Because there is no written obligation to pay a percentage of profits to the bonus pool, InPhyNet's liability would have to be established by oral promises, if any, made to the individual physicians beyond the four corners of the PIP plans themselves. These claims would necessarily require individualized determinations about what was promised to each physician and the existence of a deceptive act for purposes of FDUTPA. Rather than being susceptible to class-wide proof, this case will ultimately require the very sort of mini-trials on liability which this court has explained are inappropriate for class treatment.
Id. at 773.
Similarly, the Fifth District found that class certification was inappropriate in Black Diamond, where “the very core of [the] plaintiffs' complaint [was] the allegation that oral and written misrepresentations took place in 500 separate oral contract transactions spanning many years and involving numerous sales personnel.” Black Diamond, 940 So.2d at 1178;see also Egwuatu v. S. Lubes, Inc., 976 So.2d 50, 53–54 (Fla. 1st DCA 2008) (affirming the trial court's order denying class certification in a FDUTPA action regarding certain fees charged to customers receiving motor vehicle services where the trial court found that an individual inquiry would be required to determine the facts of each of the commercial customer's experience with the defendants, and therefore, class certification would be impractical, thereby defeating the predominance factor); Volkswagen of Am., Inc. v. Sugarman, 909 So.2d 923, 924 (Fla. 3d DCA 2005) (finding that under Florida law, the predominance requirement “is not satisfied when the claims involve factual determinations which are unique to each plaintiff”).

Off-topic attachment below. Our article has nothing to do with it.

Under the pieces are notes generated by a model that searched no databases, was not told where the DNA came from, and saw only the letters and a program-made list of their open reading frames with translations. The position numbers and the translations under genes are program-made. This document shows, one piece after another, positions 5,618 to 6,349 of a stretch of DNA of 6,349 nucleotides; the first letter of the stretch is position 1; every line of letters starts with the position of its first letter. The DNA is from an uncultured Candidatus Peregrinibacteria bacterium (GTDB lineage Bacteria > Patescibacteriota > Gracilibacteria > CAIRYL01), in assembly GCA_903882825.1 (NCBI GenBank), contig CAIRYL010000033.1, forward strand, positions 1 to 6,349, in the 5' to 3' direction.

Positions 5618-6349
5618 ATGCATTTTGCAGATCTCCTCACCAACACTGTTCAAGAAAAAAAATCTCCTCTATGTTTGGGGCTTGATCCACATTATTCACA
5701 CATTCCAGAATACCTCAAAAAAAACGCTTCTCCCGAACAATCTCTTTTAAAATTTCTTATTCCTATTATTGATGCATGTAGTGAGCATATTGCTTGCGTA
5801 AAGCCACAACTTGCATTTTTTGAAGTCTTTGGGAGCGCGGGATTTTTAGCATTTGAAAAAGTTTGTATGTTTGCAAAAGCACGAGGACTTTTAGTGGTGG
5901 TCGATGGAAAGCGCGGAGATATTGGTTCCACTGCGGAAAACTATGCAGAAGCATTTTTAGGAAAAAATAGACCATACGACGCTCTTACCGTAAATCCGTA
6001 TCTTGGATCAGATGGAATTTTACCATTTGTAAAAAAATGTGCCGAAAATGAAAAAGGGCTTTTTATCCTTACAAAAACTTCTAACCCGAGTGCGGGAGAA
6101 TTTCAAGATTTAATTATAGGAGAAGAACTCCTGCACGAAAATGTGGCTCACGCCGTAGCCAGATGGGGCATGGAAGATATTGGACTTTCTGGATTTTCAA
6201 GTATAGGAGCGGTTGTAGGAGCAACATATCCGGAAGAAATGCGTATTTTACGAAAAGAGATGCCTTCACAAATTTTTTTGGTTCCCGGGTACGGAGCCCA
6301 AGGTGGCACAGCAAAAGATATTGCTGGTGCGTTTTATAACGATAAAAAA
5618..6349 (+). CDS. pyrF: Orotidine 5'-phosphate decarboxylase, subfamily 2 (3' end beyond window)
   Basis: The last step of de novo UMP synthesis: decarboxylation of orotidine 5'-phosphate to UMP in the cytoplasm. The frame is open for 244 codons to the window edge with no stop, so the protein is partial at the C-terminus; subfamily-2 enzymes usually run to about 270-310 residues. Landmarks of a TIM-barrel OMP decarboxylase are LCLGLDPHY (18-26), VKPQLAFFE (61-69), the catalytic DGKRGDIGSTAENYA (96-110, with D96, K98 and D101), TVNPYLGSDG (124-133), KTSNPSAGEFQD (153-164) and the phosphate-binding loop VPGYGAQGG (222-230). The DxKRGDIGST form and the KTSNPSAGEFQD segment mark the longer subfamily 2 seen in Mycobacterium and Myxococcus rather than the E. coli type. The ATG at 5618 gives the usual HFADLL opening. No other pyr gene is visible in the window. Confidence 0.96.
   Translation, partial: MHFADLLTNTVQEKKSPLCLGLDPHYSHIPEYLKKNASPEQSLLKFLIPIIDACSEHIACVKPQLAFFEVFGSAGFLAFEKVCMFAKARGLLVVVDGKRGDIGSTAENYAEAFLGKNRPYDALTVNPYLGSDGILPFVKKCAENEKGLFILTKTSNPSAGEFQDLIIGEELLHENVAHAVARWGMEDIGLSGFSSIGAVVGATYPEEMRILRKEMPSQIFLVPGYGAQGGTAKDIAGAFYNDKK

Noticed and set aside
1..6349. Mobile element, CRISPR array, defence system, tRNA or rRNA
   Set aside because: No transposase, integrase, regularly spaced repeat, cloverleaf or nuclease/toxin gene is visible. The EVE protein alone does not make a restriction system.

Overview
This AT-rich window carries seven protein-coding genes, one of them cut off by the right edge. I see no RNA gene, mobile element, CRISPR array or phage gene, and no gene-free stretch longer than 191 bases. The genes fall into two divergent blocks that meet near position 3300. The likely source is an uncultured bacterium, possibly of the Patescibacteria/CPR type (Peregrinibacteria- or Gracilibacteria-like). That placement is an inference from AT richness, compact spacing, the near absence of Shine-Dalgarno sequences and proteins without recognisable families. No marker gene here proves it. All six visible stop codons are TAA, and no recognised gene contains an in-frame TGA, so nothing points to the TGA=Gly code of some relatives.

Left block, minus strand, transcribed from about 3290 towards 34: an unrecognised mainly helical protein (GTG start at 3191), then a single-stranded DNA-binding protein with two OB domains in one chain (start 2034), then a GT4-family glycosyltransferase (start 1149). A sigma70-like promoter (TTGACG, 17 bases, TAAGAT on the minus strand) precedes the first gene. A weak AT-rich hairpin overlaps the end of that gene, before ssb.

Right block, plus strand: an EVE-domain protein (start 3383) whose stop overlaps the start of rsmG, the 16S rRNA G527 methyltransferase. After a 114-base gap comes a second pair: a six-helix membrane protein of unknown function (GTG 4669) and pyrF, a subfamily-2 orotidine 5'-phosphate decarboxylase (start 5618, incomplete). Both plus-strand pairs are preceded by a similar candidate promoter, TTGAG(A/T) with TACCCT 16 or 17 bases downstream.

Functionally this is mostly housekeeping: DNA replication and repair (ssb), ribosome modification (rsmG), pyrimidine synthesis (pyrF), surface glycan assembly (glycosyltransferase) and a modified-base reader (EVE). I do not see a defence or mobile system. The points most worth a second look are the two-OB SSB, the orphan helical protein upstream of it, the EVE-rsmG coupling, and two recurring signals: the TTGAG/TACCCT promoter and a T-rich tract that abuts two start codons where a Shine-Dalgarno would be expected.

Ms. Baldwin predicates her FDUTPA claim, as did the plaintiffs in InPhyNet,Black Diamond, and Egwuatu, on specific representations she claims Brickell Honda's salesman made to her, and which she speculates may have been made to other class members regarding the value of their trade-in vehicles. Because there are no written obligations requiring Brickell Honda to notify a customer or to make an adjustment when there is a discrepancy between the estimated balance owed to a finance company or on a lease and the amount Brickell Honda actually paid to obtain clear title on a trade-in vehicle, and because Ms. Baldwin's contract identifies the amount being deducted from the sales price as a “Trade–In Allowance,” individualized proof and individualized findings will be required as to each class member, resulting in the sort of mini-trials which defeat the purpose of class treatment. Because the claims “involve factual determinations which are unique to each plaintiff,” the predominance requirement has not been satisfied. Volkswagen, 909 So.2d at 924.